NEW YORK — Despite a double-digit sales slump and mounting public criticism, rap has not lost its ability to create monster hits — but the fresh-faced artists who make them seem to disappear by the time the next smash registers on the charts.
From Soulja Boy, whose "Crank Dat" has topped the pop charts for the past six weeks, to Mims and his No. 1 "This is Why I'm Hot" from earlier this year, a new generation of rap stars are sustaining the genre with huge party jams that take over the radio, Internet and especially cellular ringtones.
For the most part, however, what these artists haven't been able to sustain is their own success.
"They're not making substance material — they're not really going into creating a sound," complains the rap veteran Snoop Dogg.
"It's all about making the hot song for right now, but the artists who will stand the test of time like myself are about making records, not songs," he added. "You got to make a quality album so you can hold people's attention. It's like a movie. If you make a movie that got (only) one good scene, ain't nobody gonna go see it."
Acts like Dem Franchize Boyz, a group on Virgin Records (a division of EMI Group PLC), have definitely caught America's attention — "Lean Wit It, Rock Wit It" was the party jam du jour last year — but they aren't on the charts today. And they're not the only ones.
Young Dro, on Warner Music Group Corp.'s Atlantic Records, had everyone doing the "Shoulder Lean" last fall, and his ringtone sold more than two million copies. He hasn't had a top 10 hit since. And while Rich Boy's "Throw Some D's" was so potent even Kanye West did a remix, the Interscope artist has been pretty much M.I.A. on the charts since then. The ringtone went platinum, but Rich Boy's debut album has sold only 354,000 copies.
Not that record labels necessarily have a problem with all that, especially when those artists are racking up huge ringtone sales — most of which sell for about $1.99 for a snippet of a song, compared to 99 cents for a whole song on iTunes.
"That's just a business mind-set for the record companies ... instead of artist development, they're looking for that," says Jermaine Dupri, president of urban music at Island Records. "It makes the record companies not want to artist-develop the groups anymore because that's what they're into — they want to try and sell as many ringtones as possible."
Mims, another Virgin Records act, was huge on the ringtone market and the pop charts, with "This is Why I'm Hot." The slick street anthem shot to No. 1 and was a platinum ringtone. But the album only sold 290,000 copies and Mims has yet to have another hit — which one veteran act finds troubling.
"He doesn't have another one? At least one more?" 50 Cent said in a recent interview, blaming it on the lack of artist development on the record label's part. "And then you're surprised that people don't want to spend their money on CDs anymore?"
"In today's music business, (fans) buy singles of songs that they like but they buy albums of stars that they love," says "Big" Jon Platt, a top executive at EMI Music Publishing. "There would be a time back in the day where you would know everything about an artist. Today you don't know what half of these artists look like."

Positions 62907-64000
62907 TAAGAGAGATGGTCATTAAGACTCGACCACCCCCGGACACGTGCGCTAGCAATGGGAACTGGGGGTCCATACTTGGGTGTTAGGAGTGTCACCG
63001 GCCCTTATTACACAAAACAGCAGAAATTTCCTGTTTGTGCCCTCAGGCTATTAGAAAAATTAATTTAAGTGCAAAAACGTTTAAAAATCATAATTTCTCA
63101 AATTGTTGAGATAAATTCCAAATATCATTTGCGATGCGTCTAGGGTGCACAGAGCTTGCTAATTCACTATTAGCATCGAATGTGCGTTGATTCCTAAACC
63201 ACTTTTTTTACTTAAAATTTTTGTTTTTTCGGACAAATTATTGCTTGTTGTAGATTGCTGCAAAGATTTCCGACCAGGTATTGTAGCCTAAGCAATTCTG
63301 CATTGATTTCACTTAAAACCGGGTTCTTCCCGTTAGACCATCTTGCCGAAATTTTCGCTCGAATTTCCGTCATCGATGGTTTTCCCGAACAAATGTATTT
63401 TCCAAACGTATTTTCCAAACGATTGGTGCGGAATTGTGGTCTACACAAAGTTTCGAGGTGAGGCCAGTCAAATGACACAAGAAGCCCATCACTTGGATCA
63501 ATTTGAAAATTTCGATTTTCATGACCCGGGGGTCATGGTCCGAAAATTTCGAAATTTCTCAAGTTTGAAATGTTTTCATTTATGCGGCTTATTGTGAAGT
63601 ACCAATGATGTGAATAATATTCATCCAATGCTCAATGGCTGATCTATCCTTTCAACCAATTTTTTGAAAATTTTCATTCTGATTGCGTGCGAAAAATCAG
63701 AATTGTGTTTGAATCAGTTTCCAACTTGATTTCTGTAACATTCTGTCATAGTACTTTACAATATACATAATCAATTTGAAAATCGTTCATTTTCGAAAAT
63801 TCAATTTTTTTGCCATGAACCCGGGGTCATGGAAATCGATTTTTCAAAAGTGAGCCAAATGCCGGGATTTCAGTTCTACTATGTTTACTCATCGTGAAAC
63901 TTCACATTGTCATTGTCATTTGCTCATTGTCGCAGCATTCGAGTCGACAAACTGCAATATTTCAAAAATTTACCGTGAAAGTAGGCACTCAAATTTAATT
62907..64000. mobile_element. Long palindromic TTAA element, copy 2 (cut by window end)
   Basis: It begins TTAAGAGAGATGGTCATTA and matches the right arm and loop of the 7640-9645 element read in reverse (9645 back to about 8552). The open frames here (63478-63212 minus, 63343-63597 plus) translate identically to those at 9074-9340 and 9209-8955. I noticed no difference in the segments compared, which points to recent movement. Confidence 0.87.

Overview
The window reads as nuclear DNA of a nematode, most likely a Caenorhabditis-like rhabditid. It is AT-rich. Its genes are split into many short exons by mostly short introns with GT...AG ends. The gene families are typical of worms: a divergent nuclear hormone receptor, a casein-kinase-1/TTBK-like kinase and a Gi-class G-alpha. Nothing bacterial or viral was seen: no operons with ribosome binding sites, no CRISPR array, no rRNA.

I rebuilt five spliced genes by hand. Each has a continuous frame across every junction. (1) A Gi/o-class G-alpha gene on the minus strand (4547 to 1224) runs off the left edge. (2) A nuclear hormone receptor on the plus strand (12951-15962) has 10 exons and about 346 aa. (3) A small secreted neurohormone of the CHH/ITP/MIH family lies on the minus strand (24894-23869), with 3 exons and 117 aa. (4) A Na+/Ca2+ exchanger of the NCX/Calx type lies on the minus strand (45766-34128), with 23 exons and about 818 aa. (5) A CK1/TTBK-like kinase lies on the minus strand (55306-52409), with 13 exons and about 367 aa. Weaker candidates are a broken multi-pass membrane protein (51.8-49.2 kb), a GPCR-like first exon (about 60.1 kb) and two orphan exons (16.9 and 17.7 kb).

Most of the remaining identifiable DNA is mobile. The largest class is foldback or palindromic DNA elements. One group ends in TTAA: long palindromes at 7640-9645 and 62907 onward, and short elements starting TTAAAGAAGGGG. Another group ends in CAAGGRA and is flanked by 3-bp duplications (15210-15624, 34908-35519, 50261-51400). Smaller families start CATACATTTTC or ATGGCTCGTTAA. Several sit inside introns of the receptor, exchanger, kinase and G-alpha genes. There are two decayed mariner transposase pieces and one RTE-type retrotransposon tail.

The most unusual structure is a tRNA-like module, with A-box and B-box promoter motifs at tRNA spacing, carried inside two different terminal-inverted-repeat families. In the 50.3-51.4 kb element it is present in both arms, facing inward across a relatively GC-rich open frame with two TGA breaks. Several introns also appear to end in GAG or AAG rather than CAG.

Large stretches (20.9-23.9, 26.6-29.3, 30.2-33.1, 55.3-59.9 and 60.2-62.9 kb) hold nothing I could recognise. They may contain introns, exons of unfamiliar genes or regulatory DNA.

But it's not only record labels who are looking for ringtone raps to boost their coffers. Some in the industry blame rappers who are increasingly whipping together simplistic, catchy songs aimed at the ringtone market.
"About one or two weeks ago, one of the saddest things happened to me, when (an artist) played me a record and said, 'This would make a hot ringtone,"' said Platt, president of west coast creative at EMI.
"Right now the state of where we are at in hip-hop, it's different," 50 Cent says. "I don't think they want the lyrics to be complex — they want it to be simple, catchy. The Southern-based artist can be credited (with) that, because they're dancing, so now your record has to pretty much be catchy. It doesn't have to be super content, extreme content. It has to have a good rhythm to it and dance."
Seventeen-year-old Soulja Boy says that's what people want to hear these days.
"People don't want to go to a club and hear (about) people getting shot or hear about your life story," he says. "People want to ... have fun and dance and party."
Still, Soulja Boy, on Interscope Records (a division of Universal Music Group), knows about the pitfalls of some of his predecessors, and is hoping not to fall into their lot. Already, he's got a song "Soulja Girl" rising on the charts.
"When I did my album, I went into the studio (thinking), 'I gotta have each song on here where it will be good as a single,"' he says. "I believe I came out with an album full of singles, so I'm good."
Though Dupri admits that there have been times when he's signed an "ringtone act" (Dem Franchize Boyz were his group when he was president of urban music at Virgin), he says there needs to be a balance between acts signed simply for ringtone success and long-term prospects.
"You have to try and play both sides of the game," he says.
But for all the concern about what the future holds if the industry focuses on ringtone rap stars, Platt sees an even more worrisome aspect of their success.
"If it wasn't for these singles blowing up, and some of the digital downloads and the ringtones, it's kind of scary of where the business would be at this point," he says, noting the rap genre's 21 percent sales dive in 2006. "It's a Catch 22. It's not selling albums, but it is helping drive the genre further because there's been no big (new) artist to carry it."